[0088] The metallocene, rac dimethylsilanediyl bis(2-methyl-4-phenyl indenyl) zirconium dichloride, was loaded in the MAO-modified silicas that were prepared similar to that described above for Experiment 2. To prepare the MCS, about 2.5 g of MAO-modified silica was mixed with 25 mLs of toluene at room temperature under nitrogen. The metallocene (about 25 mg; designated as 2% metallocene loading) in about 10 mL of toluene was added to MAO-modified silica under stirring. The mixture was allowed to react for about 2 hours at room temperature (about 22° C.). The MCS was then filtered and washed three times with toluene (3Χ10 mL) and three times with hexane (3Χ10 mL) under nitrogen at room temperature. After an optional drying step at room temperature under vacuum to a constant weight, the resulting MCS was diluted into about 25 g of mineral oil and then isolated as a solid slurry. The process for preparing the MCS with a lower amount of metallocene loading (designated as 1% metallocene loading) was carried out similar to that described above except that a correspondingly lower ratio of metallocene to MAO-modified silica was used.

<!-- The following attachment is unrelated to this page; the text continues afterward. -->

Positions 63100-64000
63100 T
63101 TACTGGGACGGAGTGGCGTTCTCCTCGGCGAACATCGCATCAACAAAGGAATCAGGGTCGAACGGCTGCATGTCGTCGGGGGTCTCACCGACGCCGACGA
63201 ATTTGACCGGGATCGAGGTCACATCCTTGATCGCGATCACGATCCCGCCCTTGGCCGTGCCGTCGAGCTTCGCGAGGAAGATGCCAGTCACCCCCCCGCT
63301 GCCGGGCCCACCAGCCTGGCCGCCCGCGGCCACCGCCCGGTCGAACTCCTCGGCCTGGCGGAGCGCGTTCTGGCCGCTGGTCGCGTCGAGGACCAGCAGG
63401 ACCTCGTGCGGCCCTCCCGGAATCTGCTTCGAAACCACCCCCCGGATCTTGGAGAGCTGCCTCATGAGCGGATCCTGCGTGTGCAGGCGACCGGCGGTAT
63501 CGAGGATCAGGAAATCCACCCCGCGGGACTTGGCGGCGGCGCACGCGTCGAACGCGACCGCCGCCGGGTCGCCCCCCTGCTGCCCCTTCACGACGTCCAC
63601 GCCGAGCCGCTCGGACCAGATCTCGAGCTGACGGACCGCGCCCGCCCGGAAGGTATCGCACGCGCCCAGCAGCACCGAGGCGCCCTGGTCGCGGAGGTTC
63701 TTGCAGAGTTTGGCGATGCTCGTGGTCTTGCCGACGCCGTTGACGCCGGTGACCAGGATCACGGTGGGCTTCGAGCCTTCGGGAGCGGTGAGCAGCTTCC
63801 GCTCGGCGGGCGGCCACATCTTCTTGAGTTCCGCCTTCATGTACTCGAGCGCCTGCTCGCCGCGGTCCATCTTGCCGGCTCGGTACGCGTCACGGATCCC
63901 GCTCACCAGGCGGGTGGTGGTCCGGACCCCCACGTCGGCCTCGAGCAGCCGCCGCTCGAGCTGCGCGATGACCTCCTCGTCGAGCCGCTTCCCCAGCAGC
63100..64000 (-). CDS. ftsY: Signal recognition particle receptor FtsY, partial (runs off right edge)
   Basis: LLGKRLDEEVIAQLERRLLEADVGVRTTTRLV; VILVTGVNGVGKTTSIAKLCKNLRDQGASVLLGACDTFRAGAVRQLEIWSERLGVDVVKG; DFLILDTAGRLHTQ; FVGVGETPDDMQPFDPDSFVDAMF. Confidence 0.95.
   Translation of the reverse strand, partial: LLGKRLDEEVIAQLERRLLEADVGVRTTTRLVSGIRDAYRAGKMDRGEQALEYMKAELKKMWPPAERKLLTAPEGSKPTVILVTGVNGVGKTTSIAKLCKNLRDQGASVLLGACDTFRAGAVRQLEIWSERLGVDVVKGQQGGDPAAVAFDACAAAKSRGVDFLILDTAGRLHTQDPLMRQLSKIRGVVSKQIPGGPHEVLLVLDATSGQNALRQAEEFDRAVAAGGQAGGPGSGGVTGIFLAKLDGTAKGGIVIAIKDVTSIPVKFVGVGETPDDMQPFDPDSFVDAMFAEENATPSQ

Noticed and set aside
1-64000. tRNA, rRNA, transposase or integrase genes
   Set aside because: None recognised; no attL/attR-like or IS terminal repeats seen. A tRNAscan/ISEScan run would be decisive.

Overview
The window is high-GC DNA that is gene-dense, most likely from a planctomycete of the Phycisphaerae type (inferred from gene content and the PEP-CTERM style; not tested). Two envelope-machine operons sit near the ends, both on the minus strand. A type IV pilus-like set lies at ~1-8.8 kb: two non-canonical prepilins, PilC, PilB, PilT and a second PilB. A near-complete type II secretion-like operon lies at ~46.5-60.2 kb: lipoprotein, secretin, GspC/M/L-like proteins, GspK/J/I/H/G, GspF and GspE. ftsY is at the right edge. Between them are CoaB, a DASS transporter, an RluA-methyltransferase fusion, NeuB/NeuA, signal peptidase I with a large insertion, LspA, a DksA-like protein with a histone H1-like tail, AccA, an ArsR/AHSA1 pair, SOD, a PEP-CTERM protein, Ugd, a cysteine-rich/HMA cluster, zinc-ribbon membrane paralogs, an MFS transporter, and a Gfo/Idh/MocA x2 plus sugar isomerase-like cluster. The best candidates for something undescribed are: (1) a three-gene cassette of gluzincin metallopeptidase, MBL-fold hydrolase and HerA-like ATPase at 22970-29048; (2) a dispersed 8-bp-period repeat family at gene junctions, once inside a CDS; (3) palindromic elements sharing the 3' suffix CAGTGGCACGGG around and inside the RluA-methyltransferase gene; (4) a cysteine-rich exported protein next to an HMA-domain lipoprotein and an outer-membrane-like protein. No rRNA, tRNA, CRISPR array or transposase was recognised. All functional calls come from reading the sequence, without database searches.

[0089] The catalytic activity (CA) of the MCS was measured using the methodology substantially similar to that described in U.S. patent application Ser. Nos. 09/782,752 and 09/782,753 to Gauthier et al. Specifically, polymerization was carried out in a conventional 2 or 4 Liter reaction chamber, in the presence of about 28 ppm H2 (2 L reactor) or 37 ppm (4L reactor), about 28 ppm (2 L reactor) or about 23 ppm (4 L reactor) of MCS, about 56 ppm (2 L reactor) or about 46 ppm (4 L reactor) of TEAL, at about 67° C. for about one hour using about 300 to about 400 g propylene per liter of reactor volume. Catalytic activity is thus expressed as g of polypropylene produced per g of MCS per 1 hr (g/g/hr). For all experiments, polymer grade propylene (minimum purity 99.5 wt %) was used after further purification steps, described elsewhere herein, to reduce levels of COS, O2, and H2O.